In their first public meeting since the start of West Hollywood's third election campaign, City Council candidates Abbe Land and Gene La Pietra offered similar views on gay rights and city problems, while a third candidate, Stephen Michael, proposed legalized bingo and poker to boost the city's revenues and spur economic revitalization.
The three candidates spoke at a forum last week sponsored by the Municipal Elections Committee of Los Angeles, a gay-oriented political action committee. They are vying for the council seat left vacant by former Councilwoman Valerie Terrigno, who was convicted on federal embezzlement charges. The special election will be held Nov. 4.
The candidates forum touched on key West Hollywood matters ranging from parking to development issues. But many questions from the audience stressed gay and lesbian concerns, particularly relations between the gay community and the tenant-activist Coalition for Economic Survival.
Land, who is co-chairwoman of the group's West Hollywood chapter, defended the coalition's decision not to endorse Councilman Stephen Schulte in the last council race and its failure to have a representative march in this year's Gay Pride Parade.
In the last council race, three incumbents--Schulte, John Heilman and Helen Albert--were reelected. The coalition, which was a powerful force in West Hollywood's first two elections, endorsed Heilman and Albert, who are active members of the group, but declined to endorse a third council candidate.
"Steve was not endorsed by (our) steering committee because they felt he wasn't strong enough on issues we cared about," Land said. Later, when asked if the decision not to endorse had anything to do with the fact that Schulte is an acknowledged gay politician, Land added, "That decision was not based on his being gay. The fact of his gayness doesn't enter our endorsements."
And when asked why the coalition had no members marching in this year's gay parade, Land replied, "It came at a time when many steering committee members were ill. Our seniors couldn't participate."
After the forum, several Land campaign workers angrily claimed that Land was peppered with tough questions, while La Pietra, one of the gay community's most influential fund-raisers and a board member of the Municipal Elections Committee of Los Angeles, fielded softer remarks. But La Pietra backers said they saw no such disparity.
Despite those moments of tension, Land and La Pietra made similar commitments to gay rights issues, as did Michael, who brought groans from Municipal Elections Committee members by labeling them "outside power brokers."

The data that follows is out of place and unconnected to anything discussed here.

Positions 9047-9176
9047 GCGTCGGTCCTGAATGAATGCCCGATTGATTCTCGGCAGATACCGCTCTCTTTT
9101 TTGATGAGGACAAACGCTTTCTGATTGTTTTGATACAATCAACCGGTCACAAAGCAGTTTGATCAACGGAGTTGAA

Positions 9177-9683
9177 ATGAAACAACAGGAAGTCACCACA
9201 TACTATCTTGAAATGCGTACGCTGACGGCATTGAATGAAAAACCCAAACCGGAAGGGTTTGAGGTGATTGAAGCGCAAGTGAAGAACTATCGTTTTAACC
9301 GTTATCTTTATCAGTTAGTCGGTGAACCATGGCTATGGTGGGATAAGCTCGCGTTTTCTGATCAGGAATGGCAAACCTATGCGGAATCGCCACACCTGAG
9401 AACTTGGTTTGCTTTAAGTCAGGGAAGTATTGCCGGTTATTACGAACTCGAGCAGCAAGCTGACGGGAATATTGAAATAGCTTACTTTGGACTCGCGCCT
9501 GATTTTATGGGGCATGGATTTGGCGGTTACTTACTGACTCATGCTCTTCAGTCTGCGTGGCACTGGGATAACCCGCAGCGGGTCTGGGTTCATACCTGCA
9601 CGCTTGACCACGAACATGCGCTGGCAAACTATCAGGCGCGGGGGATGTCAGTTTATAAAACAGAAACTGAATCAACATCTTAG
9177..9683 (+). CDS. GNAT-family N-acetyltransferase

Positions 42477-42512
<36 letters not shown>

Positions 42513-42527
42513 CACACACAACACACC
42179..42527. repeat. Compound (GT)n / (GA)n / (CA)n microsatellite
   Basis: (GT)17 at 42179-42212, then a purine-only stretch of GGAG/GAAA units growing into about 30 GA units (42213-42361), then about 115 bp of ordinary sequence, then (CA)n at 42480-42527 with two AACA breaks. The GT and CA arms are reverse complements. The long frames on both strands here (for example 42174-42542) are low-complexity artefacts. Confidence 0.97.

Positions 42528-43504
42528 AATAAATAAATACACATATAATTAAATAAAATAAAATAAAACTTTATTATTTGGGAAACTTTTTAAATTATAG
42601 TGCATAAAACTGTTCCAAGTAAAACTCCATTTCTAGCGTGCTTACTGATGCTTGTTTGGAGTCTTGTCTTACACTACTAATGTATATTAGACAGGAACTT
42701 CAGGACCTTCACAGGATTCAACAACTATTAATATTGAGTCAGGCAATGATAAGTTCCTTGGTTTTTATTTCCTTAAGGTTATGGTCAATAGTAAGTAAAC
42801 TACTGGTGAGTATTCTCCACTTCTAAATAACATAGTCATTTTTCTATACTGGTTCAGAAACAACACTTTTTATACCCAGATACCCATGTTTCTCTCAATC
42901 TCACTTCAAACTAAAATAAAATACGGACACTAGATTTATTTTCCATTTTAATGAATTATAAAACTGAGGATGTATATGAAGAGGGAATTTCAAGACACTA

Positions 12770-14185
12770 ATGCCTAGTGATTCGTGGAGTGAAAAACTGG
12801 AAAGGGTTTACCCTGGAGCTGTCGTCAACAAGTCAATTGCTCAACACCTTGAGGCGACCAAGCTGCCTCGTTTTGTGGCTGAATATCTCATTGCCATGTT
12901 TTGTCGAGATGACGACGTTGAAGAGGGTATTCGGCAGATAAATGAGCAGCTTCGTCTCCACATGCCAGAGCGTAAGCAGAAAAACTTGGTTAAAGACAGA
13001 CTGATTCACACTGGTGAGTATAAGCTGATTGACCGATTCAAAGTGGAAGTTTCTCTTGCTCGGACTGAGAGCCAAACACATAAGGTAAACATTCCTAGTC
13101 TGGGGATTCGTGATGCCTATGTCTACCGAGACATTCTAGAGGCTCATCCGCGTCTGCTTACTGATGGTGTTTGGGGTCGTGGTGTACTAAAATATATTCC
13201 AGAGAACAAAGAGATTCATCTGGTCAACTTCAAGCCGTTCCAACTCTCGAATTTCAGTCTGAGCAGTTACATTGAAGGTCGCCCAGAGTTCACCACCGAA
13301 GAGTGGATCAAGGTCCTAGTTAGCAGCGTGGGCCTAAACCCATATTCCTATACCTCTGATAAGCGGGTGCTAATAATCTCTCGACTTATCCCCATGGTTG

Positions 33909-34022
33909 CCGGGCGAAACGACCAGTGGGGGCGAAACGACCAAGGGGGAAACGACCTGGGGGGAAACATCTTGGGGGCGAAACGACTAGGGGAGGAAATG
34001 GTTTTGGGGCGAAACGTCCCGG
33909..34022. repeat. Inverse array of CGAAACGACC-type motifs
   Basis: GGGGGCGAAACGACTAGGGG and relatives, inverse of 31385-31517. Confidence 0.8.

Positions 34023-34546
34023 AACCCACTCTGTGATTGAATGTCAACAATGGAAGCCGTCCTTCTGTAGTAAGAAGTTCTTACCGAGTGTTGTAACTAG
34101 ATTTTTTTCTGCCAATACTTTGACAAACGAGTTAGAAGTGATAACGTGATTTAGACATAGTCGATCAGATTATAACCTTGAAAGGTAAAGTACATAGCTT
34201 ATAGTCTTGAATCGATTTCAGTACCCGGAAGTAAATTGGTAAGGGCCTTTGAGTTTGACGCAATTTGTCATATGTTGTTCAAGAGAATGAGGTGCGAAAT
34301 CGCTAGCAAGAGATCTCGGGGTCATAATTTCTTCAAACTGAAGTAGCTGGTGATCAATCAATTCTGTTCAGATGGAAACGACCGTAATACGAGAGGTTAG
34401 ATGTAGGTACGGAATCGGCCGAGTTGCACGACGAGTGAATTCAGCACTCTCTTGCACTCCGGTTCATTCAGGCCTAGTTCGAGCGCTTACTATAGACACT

Michael also criticized the two other candidates for representing outside interests. And he claimed that La Pietra had changed his residence from Silver Lake to West Hollywood "at the last minute."
Echoing Michael's claims, one audience member asked Land about fears that she would only do the tenant coalition's bidding if she won a council seat. "I'm a proven community leader and not a puppet of anyone," she replied.
All three candidates said they would work to defeat Proposition 64, the Lyndon LaRouche-backed state initiative that would allow the quarantine of AIDS victims.
And the three were asked how they would deal with repeated reports of tensions between sheriff's deputies and some of the city's homosexual residents. All favor the creation of a police review board. The Sheriff's Department has claimed that a clause in its contract with the city prohibits review boards.
Land and La Pietra, who have won the most broad-based endorsements in the early weeks of the campaign, also agreed on several key West Hollywood issues. They both support West Hollywood's strong rent control law and back the city's attempts to develop a general plan. La Pietra went one step further on development, calling for the city to stop issuing any more building permits until the plan is unveiled.
But although Land said she was satisfied with the City Council's last two budgets, La Pietra went on the offensive against the council's financial choices. He criticized what he contended was a $2.5-million deficit in this year's budget--even though city officials say the current budget shows a $700,000 surplus.
But the most startling position taken during the forum was Michael's call for legalized poker and bingo on the city's east side.
Michael, who has been unable to keep pace with the endorsements that Land and La Pietra have won, has based his campaign on a series of surprising issues.
He has called for a rent control law more amenable to landlords, a position that would not seem to play well in a city where more than 85% of the population are renters. And he supports council elections by district, a proposition that was soundly defeated during the city's first election in 1984.
Michael's support of a poker and bingo parlor seems, at first glance, even less popular. During the debate, it was greeted by a half-minute of derisive laughter.
Until now, the only West Hollywood faction that has supported such a move has been a group of Sunset Strip club owners who are hoping to build a poker club on Sunset Boulevard.
The two other candidates had no immediate reaction to Michael's proposal.